If you’re even a casual science fan you’ve likely heard of the cordyceps fungi group before. The genus includes hundreds of known species, but the ones that get the most attention are those that invade the bodies of common insects like caterpillars and ants, seemingly invading their minds and turning them into zombies before eventually killing the host.

A new study into one particular cordyceps species, Ophiocordyceps unilateralis, reveals how the fungus takes over its insect host and offers some surprising revelations about the “zombie” aspect, or lack thereof.

When an ant is infected with a spore it’s not a pretty sight. The insect appears to lose self-control, venturing to the tops of plants and clamping onto leaves and twigs with a death grip. The ant eventually dies there, and the fungus eats its way out from the inside, releasing spores that infect even more ants.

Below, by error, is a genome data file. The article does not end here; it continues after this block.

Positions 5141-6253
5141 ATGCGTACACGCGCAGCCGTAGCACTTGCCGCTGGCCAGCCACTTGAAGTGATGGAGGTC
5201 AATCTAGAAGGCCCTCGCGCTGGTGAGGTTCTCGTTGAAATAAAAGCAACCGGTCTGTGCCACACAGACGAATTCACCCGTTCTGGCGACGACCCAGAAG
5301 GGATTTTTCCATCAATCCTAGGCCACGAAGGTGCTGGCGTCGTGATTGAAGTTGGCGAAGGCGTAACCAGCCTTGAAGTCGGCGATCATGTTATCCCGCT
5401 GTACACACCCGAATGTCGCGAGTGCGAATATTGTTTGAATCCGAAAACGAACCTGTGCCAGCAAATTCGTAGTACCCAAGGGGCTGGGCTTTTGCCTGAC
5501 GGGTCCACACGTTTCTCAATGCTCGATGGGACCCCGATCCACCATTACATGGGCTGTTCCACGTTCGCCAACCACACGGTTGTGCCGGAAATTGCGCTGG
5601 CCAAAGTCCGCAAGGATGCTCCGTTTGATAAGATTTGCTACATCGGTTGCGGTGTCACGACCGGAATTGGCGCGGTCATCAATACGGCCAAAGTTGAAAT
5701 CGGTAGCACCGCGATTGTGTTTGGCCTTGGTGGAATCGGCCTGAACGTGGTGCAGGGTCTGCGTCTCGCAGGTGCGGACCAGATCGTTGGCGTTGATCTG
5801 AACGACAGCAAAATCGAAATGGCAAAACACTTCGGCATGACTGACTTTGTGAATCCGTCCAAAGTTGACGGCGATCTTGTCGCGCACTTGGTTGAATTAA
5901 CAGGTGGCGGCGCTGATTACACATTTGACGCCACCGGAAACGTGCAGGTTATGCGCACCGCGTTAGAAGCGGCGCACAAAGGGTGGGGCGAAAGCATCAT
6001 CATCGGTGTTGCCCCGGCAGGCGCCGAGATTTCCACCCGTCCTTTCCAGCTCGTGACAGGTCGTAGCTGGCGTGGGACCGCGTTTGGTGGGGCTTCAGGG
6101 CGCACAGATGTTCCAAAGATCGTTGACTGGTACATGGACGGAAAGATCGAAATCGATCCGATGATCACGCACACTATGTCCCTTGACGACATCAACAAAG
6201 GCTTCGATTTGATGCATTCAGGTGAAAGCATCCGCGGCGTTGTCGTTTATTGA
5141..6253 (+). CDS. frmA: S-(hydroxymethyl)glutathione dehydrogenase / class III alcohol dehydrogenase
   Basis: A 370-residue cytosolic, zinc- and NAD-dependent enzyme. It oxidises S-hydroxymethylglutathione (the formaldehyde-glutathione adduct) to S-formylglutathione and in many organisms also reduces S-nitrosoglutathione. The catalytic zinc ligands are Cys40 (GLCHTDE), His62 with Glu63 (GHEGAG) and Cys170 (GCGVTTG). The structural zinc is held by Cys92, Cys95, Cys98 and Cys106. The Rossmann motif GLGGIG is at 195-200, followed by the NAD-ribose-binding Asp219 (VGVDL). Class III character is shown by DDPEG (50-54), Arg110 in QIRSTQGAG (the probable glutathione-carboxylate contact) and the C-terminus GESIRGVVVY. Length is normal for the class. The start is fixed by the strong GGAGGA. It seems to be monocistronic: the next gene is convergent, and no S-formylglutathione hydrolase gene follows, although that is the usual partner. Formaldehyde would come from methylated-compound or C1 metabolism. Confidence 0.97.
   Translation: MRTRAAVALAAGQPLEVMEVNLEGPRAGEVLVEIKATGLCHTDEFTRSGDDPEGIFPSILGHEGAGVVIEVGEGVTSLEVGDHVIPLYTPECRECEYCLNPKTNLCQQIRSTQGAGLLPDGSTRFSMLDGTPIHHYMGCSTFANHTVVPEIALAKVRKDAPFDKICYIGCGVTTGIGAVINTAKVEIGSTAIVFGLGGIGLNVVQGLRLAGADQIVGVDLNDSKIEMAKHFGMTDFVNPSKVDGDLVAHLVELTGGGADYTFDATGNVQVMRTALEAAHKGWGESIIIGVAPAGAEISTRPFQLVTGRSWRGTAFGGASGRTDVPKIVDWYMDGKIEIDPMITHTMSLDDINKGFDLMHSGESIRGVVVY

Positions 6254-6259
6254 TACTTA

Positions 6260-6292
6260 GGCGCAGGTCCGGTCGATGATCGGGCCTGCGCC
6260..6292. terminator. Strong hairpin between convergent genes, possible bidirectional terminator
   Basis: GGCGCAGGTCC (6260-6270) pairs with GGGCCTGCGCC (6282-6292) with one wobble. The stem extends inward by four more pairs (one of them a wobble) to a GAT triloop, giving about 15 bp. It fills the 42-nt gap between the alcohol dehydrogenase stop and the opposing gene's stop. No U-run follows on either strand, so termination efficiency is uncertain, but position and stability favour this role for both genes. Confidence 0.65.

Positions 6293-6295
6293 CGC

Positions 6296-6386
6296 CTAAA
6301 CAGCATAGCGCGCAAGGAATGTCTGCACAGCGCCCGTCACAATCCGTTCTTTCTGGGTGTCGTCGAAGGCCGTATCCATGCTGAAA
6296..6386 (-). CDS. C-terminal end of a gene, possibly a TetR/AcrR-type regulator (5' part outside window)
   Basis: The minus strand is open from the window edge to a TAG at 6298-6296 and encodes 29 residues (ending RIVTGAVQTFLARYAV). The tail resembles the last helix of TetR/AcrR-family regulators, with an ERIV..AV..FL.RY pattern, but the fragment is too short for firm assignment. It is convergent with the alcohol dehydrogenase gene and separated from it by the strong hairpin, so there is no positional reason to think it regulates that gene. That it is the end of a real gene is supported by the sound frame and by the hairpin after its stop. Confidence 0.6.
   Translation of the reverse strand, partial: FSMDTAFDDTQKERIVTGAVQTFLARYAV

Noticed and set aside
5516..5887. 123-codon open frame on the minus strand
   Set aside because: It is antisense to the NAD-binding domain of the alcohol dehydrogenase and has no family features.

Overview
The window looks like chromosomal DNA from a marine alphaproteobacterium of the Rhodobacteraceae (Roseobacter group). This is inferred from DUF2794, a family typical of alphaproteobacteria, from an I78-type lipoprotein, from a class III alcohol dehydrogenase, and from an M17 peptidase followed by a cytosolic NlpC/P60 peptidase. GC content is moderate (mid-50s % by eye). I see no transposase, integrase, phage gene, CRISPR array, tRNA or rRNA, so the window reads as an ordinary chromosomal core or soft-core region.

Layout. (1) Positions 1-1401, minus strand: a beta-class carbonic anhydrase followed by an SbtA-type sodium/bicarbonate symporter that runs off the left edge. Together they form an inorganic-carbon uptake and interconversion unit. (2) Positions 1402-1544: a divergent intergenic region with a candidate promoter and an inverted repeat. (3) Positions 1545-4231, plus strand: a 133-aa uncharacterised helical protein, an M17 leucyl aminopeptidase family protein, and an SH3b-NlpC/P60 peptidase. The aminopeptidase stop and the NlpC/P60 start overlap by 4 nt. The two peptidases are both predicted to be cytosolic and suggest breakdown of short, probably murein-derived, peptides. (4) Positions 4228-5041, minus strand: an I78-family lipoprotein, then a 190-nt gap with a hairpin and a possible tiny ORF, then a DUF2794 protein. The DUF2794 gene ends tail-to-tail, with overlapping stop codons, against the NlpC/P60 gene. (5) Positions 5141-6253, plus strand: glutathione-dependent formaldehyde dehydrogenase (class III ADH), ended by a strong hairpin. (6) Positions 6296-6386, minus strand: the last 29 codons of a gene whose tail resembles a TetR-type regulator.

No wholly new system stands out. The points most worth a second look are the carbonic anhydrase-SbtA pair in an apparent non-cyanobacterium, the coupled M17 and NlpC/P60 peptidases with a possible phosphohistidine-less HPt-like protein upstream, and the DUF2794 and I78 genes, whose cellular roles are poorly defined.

In studying this bizarre sequence, researchers discovered that it’s not actually the brain of the ants that the fungus is interested in, it’s their jaws. By freezing infected insects in various stages, the scientists were able to document how the fungus travels in the ants’ bodies, revealing that while the brain of the bugs was essentially untouched, the fungus aggressively attacked the ants’ mandibles.

It turns out that the “death grip” the ants engage in is the result of the fungus triggering the jaw muscles with such force that it actually damages the muscle fibers. The muscles swell and lock into place, and there’s quite literally nothing the ant can do about it.

The research also revealed hints at what might be the ants’ natural defense against the fungal invader in the form of tiny “bead structures” along the fungus filaments inside the ant. It’s unclear if they were created by the ant’s body or the fungus, but the research team plans to investigate this in the near future.